HB 3214

An Act relating to freedom of conscience; creating the Medical Ethics Defense Act; providing short title; defining terms; granting certain rights to certain medical practitioners, health care institutions, or health care payers; limiting exercise of certain rights; granting certain immunities; prohibiting certain discrimination; requiring opt-in for abortion; providing certain construction; prohibiting and requiring certain actions by licensing board under certain conditions; authorizing and prohibiting certain civil actions; prohibiting certain defense; providing for recovery of damages and other relief; providing severability; providing for codification; and providing an effective date. (FIL )

Status:
Eligible for a Floor Vote

Location: 
House Floor

Session:
2024 Regular Session

NOTES

During the debate in the House Public Health Committee, the following points were brought up:

Physician shortages in rural areas: Chairwoman Roe expressed concerns about the broad reach of the bill, both in terms of moral applicability and staffing. She noted that in rural areas, clinics and healthcare providers are spread out over long distances, potentially leading to increased patient deaths if transfers become necessary due to moral conflicts. It was strongly rebutted that the proposed bill was simply a workplace protection measure, with heavy implications that healthcare is not a typical job field in Oklahoma.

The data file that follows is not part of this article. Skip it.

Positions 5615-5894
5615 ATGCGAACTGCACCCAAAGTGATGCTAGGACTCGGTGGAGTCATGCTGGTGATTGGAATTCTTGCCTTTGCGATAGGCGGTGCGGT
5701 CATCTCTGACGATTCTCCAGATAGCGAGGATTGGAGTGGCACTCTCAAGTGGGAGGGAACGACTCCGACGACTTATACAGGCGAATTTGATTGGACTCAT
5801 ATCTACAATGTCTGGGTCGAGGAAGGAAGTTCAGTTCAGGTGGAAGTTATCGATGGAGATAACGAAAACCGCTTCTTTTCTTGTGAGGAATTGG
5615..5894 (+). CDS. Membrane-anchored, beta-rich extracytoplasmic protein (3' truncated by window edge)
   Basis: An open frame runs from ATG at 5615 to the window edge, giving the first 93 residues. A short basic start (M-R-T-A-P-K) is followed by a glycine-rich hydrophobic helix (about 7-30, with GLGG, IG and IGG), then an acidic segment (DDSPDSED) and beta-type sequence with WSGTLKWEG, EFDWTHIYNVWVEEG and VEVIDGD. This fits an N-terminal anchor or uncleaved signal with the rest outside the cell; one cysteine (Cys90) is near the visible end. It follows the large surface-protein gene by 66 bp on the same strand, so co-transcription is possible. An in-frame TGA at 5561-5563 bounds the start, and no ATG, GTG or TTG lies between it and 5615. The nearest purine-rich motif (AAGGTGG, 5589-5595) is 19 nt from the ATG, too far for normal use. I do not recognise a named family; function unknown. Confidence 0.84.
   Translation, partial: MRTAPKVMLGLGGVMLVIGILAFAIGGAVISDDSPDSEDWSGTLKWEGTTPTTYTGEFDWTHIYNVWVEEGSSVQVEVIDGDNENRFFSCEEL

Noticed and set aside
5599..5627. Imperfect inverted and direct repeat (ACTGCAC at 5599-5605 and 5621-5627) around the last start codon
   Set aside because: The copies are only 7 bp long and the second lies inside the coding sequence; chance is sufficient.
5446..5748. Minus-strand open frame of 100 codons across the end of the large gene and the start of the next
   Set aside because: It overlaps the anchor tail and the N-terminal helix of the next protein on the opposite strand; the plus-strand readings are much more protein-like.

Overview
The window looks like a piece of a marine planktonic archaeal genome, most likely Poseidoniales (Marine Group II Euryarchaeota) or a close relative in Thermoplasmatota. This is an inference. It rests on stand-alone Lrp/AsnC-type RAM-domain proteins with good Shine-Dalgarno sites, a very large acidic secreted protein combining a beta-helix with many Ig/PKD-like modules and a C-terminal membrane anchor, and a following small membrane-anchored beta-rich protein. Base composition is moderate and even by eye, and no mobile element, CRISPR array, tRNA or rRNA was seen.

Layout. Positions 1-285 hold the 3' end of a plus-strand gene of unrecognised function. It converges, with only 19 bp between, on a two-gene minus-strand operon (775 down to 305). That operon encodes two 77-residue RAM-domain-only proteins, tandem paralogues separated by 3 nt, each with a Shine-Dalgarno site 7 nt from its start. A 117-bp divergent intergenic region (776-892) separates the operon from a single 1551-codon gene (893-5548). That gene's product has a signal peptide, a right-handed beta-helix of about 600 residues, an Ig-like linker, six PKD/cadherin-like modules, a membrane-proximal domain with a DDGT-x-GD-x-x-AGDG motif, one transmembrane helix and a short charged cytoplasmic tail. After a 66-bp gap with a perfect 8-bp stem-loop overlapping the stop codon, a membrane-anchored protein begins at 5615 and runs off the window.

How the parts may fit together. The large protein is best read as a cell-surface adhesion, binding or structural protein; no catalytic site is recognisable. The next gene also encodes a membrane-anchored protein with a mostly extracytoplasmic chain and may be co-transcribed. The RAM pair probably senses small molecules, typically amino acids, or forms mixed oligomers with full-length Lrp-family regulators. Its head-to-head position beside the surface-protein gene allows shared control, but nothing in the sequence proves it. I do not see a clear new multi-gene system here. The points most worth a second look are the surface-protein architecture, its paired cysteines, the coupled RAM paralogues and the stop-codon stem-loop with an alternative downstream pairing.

Clinic shortages in insurance networks: It was noted that if a patient is turned away due to moral conflict, they would need to find a new provider within their insurance network, without any requirement for assistance in locating an accommodating provider. Questions were also raised about a health insurance company's ability to deny coverage based on moral grounds, with one representative asking whether moral grounds could be used as a veil to save money. The bill does not restrict care in emergency situations: The author asserted that the proposed bill does not allow for refusal in emergency settings, implying that providers would not allow a person to die in such situations. However, neither of these statements is found in the legislation and is not supported by Chairwoman Roe. The medical emergency law cited by the bill permits providers to deny an abortion under any circumstance.

Major procedures only: The author continuously implied that the law was intended to target major treatments that were morality-based. This was questioned by one representative who noted that the bill allowed coverage for anyone in the chain of care, including a person working at the front desk of an office.

Existence and lack of problems in other states: The author and invited guest asserted that states with similar laws have not experienced the consequences illustrated by the committee. Chairwoman Roe pointedly expressed that there is a first time for everything. When questioned about medical schools and residencies, both the author and guest cited no problems in other states.

Note: The author's guest was from the Alliance Defending Freedom (ADF). The Oklahoma State Medical Association (OSMA) or any other medical association was not mentioned during the debate.

January 30, 2024

Bans reprimand against any person involved in the care of a patient who claims the care violates their conscience. Healthcare workers include (but not limited to) physicians, pharmacists, lab techs, pharmacy techs, counselors, and social workers. 

January 30, 2024